Since the goals of tort law are to compensate victims of the harmful acts of another, and to deter the same type of injuries in the future, tort law recognizes a wide variety of recoverable damages. Lost wages, lost future earning capacity, pain and suffering, medical expenses, and rehabilitation expenses can all be awarded to injury victims. Courts may also enjoin the defendant from certain actions or activities to protect the public in the future, such as shutting down a dangerous roller coaster or legally forbidding future sales of a dangerous product. Not all tort remedies involve awards of money.All personal injury lawsuits must be filed within a certain time, or the claim will be barred by law. Each state legislature sets its own deadlines: those living in Tennessee have only one year within which to file some injury lawsuits, while those living in North Dakota may have as many as six years in which to file the same type of claim.
Attorneys practicing personal injury law usually specialize in this area, devoting their practices exclusively to helping injured victims and their families. Sometimes, they focus upon a single personal injury area. For instance, some law firms handle exclusively medical malpractice cases; others handle only motor vehicle accident matters.
Contingent fee contracts are arrangements common to personal injury litigation. Here, the client is not required to pay attorneys’ fees until the case is resolved through settlement or trial; the attorney bears a portion of the risk. What risk? The attorney risks that he will not be paid if the claim is unsuccessful, and in recognition of that risk, a percentage of the award is assigned by the client to the attorney as his contingent fee.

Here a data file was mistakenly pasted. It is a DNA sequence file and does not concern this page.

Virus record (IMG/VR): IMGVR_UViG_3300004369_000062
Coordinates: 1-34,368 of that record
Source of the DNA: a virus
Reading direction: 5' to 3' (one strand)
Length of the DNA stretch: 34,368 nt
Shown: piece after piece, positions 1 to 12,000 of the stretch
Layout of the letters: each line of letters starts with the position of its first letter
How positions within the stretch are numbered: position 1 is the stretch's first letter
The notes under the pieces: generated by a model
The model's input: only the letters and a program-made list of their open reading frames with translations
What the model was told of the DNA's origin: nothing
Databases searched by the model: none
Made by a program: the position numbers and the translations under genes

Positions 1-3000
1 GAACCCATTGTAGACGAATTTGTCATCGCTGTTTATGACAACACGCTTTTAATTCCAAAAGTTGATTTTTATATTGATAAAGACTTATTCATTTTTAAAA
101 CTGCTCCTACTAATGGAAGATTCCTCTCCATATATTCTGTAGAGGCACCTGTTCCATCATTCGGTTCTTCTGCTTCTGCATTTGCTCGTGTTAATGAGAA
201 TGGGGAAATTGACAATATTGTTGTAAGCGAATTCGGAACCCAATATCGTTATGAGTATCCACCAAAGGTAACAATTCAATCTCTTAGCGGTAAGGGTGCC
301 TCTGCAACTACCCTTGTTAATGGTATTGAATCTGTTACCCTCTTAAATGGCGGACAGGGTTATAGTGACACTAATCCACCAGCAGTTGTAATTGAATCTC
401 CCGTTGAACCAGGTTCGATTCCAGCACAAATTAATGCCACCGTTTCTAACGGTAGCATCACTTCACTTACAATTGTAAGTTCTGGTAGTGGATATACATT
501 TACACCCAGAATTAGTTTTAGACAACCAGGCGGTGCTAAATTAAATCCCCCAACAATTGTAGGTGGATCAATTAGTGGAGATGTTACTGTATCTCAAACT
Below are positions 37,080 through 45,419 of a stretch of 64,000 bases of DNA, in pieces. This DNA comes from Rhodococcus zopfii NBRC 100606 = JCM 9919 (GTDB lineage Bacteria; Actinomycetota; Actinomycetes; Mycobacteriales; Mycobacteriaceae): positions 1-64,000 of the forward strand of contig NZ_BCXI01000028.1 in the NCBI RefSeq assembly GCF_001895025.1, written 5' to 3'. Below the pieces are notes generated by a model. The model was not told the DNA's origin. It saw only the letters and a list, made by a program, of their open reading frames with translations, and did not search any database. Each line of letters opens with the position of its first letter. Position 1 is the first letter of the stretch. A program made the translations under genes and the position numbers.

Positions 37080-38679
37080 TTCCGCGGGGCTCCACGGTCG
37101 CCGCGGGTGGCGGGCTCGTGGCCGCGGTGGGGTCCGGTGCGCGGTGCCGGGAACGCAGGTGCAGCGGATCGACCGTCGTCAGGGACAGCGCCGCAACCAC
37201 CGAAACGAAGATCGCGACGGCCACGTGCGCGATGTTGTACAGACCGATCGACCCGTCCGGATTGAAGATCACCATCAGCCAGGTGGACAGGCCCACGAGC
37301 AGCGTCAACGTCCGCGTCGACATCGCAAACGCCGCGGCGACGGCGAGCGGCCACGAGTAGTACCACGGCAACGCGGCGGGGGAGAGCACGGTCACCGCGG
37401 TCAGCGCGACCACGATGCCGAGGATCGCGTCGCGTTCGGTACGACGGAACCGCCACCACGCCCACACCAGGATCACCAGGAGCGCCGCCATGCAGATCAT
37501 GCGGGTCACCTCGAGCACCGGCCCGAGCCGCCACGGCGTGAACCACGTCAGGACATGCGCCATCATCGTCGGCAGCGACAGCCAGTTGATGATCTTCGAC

The amount of that percentage can vary from a third to as much as a half of the amount recovered, depending upon the complexity of the case. Contingent fees must be reasonable; unconscionable percentage will be held illegal. Clients who feel that the contingent fee is excessive can sue the attorney for overreaching, and they can file a complaint with the state legal ethics commission.
Most states allow punitive damages as part of the wrongful death claim. Punitive damages are “punishment” damages, designed not to compensate for actual damages of the victim but instead to send a message both to the defendant and others that the conduct at issue is unacceptable in our society. Punitive damages have resulted in safer working conditions and have established standards of care for professionals in a variety of areas, as well as helping to define product safety standards.Another trend developing in state case law, outside of any statute, is the awarding of wrongful death damages when a pet is injured or killed by a person or another animal. These wrongful death cases are gaining respect across the country, with awards being given in the form of economic damages (involving purchase price or replacement value of the animal), as well as budgetary expenses (training costs, breeding costs) and other assorted actual damages. Emotional distress and loss of companionship are also being sought and awarded in significant amounts. Tennessee is already recognizing non-economic damages in these wrongful death cases and 11 state legislatures are considering statutory recognition of them.